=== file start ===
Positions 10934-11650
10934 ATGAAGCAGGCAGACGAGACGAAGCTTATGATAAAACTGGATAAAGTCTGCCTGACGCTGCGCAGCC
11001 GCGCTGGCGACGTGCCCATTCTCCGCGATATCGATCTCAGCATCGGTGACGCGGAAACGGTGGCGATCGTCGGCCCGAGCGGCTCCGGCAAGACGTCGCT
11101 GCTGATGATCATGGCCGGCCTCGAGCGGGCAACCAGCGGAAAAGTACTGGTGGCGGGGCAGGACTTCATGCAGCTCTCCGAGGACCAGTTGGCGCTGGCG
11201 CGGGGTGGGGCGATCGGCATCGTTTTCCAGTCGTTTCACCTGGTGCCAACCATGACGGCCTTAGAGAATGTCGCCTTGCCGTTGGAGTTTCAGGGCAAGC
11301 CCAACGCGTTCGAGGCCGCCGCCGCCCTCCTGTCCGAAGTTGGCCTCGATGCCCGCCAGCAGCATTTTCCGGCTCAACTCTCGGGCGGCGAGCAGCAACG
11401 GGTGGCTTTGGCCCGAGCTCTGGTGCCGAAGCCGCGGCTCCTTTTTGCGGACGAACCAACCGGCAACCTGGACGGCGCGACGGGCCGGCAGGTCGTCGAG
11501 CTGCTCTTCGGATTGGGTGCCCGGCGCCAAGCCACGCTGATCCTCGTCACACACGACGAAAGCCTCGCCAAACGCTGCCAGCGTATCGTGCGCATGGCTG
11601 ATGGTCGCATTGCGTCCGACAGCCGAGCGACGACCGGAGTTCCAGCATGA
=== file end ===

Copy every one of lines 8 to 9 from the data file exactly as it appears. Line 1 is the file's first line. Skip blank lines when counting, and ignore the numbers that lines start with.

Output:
11501 CTGCTCTTCGGATTGGGTGCCCGGCGCCAAGCCACGCTGATCCTCGTCACACACGACGAAAGCCTCGCCAAACGCTGCCAGCGTATCGTGCGCATGGCTG
11601 ATGGTCGCATTGCGTCCGACAGCCGAGCGACGACCGGAGTTCCAGCATGA